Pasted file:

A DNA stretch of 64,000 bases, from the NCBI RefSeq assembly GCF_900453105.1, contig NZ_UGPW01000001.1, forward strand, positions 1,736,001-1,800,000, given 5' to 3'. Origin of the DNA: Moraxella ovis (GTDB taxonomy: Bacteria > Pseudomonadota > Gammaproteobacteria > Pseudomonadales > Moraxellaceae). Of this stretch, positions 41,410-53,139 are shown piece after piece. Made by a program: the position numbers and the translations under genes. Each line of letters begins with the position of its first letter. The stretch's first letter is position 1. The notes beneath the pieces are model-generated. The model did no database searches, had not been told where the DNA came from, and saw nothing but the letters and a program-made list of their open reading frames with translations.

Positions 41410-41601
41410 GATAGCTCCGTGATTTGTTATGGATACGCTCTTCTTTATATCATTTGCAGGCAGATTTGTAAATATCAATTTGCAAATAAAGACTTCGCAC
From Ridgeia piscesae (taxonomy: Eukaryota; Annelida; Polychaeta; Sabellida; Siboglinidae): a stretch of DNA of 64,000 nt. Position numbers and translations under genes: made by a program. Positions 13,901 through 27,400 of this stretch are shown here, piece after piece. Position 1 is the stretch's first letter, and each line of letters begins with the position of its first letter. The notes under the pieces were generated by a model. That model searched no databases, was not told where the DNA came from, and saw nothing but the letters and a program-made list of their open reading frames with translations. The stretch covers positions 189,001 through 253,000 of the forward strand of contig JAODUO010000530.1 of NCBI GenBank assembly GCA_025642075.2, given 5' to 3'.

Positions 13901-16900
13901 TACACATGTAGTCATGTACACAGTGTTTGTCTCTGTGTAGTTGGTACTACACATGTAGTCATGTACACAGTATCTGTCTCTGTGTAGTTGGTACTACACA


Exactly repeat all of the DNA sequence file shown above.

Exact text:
A DNA stretch of 64,000 bases, from the NCBI RefSeq assembly GCF_900453105.1, contig NZ_UGPW01000001.1, forward strand, positions 1,736,001-1,800,000, given 5' to 3'. Origin of the DNA: Moraxella ovis (GTDB taxonomy: Bacteria > Pseudomonadota > Gammaproteobacteria > Pseudomonadales > Moraxellaceae). Of this stretch, positions 41,410-53,139 are shown piece after piece. Made by a program: the position numbers and the translations under genes. Each line of letters begins with the position of its first letter. The stretch's first letter is position 1. The notes beneath the pieces are model-generated. The model did no database searches, had not been told where the DNA came from, and saw nothing but the letters and a program-made list of their open reading frames with translations.

Positions 41410-41601
41410 GATAGCTCCGTGATTTGTTATGGATACGCTCTTCTTTATATCATTTGCAGGCAGATTTGTAAATATCAATTTGCAAATAAAGACTTCGCAC
From Ridgeia piscesae (taxonomy: Eukaryota; Annelida; Polychaeta; Sabellida; Siboglinidae): a stretch of DNA of 64,000 nt. Position numbers and translations under genes: made by a program. Positions 13,901 through 27,400 of this stretch are shown here, piece after piece. Position 1 is the stretch's first letter, and each line of letters begins with the position of its first letter. The notes under the pieces were generated by a model. That model searched no databases, was not told where the DNA came from, and saw nothing but the letters and a program-made list of their open reading frames with translations. The stretch covers positions 189,001 through 253,000 of the forward strand of contig JAODUO010000530.1 of NCBI GenBank assembly GCA_025642075.2, given 5' to 3'.

Positions 13901-16900
13901 TACACATGTAGTCATGTACACAGTGTTTGTCTCTGTGTAGTTGGTACTACACATGTAGTCATGTACACAGTATCTGTCTCTGTGTAGTTGGTACTACACA